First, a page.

I understand that Marriage Story is a critically acclaimed, Academy Award nominated, movie about divorce. But when a film begins with a series of authentic, heartwarming clips outlining everything that two married characters love about one another, it is difficult for an experienced couples therapist like myself to sit back and watch it all implode.
If only Nicole and Charlie had started this story with a reasonably skilled couples therapist, the film could have traced an arc of productive healing rather than familial disintegration.
Charlie loves that Nicole “makes people feel comfortable about even embarrassing things… She always knows the right thing to do when it comes to difficult family shit… She cuts all our hair… She is a mother who plays – really plays… She knows when to push me, and when to leave me alone…She’s brave… My crazy ideas are her favorite things to execute.”
Nicole loves that “Charlie is undaunted, he never lets other’s opinions or setbacks keep him from what he wants to do…. He’s energy conscious… He doesn’t look in the mirror too often… He cries easily in movies… He loves being a dad and loves all the things you’re supposed to hate like waking up at night…He’s brilliant.” Their compatible lists reflect esteem and intimacy.
The film then cuts to what appears to be couples therapy session. The office has the classic couples therapy configuration (three triangulated chairs, tired looking furniture, small windows) and the therapist-figure talks in classically therapeutic terms, asking who would like to begin by sharing the compiled list of qualities they love about each other. Viewers probably assume he is a therapist, until he mentions that the list under discussion is intended to frame a positive jumping off point for a divorce mediation process.
Nicole refuses to share her list. She is emotionally spent. Her resistance represents the typical withdrawal mode expressed by many spouses in pain. Charlie says he likes his list and wants to share it. He clarifies that he is willing to list for Nicole the many traits he loves about her, regardless of whether she plans to reciprocate. Charlie is making a classic bid for repair. He knows what the viewers have not yet discovered — he has betrayed Nicole on various levels and his list could invite a healing opportunity. An emotionally astute therapist would have invited Charlie to share the list. Unfortunately, the lame mediator (or maybe he’s an unskilled therapist about to refer them to mediation – it is not fully clear) insists that if Nicole won’t agree in advance to share, the exercise is pointless. Let the divorcing begin.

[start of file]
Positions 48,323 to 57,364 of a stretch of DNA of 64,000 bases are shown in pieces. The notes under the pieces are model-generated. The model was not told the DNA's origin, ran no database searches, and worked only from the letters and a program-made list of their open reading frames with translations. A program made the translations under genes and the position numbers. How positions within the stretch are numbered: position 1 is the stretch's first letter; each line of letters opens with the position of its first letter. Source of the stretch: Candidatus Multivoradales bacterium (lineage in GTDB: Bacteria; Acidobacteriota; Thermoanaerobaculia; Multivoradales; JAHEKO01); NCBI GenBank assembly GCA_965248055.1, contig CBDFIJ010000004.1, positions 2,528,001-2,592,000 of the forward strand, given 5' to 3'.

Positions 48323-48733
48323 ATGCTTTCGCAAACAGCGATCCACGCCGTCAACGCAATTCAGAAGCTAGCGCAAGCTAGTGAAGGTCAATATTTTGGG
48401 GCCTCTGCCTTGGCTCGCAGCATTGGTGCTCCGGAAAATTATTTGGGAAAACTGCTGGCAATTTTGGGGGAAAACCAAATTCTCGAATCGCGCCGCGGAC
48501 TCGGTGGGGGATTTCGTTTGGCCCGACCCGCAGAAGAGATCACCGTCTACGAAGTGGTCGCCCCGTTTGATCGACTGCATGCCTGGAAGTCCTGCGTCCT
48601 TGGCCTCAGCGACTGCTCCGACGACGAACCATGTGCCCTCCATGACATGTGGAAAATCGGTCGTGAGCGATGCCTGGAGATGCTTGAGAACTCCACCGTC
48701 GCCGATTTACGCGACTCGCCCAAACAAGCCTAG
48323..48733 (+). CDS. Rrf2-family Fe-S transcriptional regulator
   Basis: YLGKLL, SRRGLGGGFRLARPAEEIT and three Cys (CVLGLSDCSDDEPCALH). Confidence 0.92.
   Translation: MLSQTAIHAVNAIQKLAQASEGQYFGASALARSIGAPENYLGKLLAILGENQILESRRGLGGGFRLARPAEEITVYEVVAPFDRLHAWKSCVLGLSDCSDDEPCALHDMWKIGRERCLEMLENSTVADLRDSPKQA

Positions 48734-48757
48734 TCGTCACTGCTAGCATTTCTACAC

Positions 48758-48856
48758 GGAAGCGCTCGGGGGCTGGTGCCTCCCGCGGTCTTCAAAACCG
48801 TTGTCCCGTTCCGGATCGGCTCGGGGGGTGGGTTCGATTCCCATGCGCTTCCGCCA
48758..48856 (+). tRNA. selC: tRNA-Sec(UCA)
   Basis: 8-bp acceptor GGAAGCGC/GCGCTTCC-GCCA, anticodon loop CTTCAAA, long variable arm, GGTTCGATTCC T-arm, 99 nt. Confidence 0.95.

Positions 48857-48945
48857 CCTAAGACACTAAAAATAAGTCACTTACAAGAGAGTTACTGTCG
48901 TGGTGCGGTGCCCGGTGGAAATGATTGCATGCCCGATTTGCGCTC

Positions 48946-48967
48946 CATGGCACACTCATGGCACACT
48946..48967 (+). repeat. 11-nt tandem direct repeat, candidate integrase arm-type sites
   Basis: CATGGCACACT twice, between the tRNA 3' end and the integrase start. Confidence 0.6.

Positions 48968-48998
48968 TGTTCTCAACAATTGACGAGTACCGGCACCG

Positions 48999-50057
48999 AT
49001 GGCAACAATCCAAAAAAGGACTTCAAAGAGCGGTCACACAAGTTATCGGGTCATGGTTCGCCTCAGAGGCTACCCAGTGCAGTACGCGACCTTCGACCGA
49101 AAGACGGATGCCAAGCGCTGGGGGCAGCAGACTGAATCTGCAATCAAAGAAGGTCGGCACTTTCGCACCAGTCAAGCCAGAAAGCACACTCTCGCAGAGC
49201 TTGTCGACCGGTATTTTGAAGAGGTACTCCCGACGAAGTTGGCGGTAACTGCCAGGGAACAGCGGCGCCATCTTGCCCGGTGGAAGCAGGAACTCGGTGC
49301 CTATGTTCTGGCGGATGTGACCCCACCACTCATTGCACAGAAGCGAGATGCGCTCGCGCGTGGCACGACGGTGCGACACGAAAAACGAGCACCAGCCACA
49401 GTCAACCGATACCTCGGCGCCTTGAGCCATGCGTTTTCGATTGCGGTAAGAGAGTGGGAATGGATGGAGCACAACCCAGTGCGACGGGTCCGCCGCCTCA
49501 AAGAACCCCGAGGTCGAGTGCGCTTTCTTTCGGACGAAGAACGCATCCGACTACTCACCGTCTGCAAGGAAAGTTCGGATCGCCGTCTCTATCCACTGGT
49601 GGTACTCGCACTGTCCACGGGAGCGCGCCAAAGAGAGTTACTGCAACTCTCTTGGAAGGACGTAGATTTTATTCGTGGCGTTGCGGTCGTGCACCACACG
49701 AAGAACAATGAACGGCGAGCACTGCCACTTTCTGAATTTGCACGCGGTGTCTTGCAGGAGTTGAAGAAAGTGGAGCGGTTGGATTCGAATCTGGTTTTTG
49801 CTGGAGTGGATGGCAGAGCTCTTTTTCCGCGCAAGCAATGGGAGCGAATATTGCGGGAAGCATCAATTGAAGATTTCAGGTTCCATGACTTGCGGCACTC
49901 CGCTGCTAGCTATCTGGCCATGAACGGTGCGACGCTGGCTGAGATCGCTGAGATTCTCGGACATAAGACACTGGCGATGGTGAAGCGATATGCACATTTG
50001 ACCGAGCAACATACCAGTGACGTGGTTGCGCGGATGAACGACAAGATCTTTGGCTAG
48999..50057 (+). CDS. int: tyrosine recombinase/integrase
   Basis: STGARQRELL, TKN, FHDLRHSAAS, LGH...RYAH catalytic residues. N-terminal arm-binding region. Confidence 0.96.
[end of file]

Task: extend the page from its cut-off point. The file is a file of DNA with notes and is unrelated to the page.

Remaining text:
I get it, Noah Baumbach is telling a story about divorce, not reconciliation. Marriage Story won a Golden Globe and is nominated for six Academy Awards including Best Picture. But the film’s widespread praise feels psychologically misguided, because the plot chronicles the breakup of a marriage that is visibly salvageable.
Scarlett Johansson is compelling as Nicole, a former teen starlet who leaves the Hollywood hills behind to follow her husband’s creative direction in his avant garde theater company. Adam Driver is mesmerizing as Charlie, the self-absorbed, self-made genius who oozes creative integrity but has lost sight of his life partner and her need for professional growth and emotional fulfillment. Nicole and Charlie’s journey is framed by an animated supportive cast of performances who collectively demonstrate that divorce devastates families and finances and turns out to be far more stressful to navigate than most of us are socialized to understand.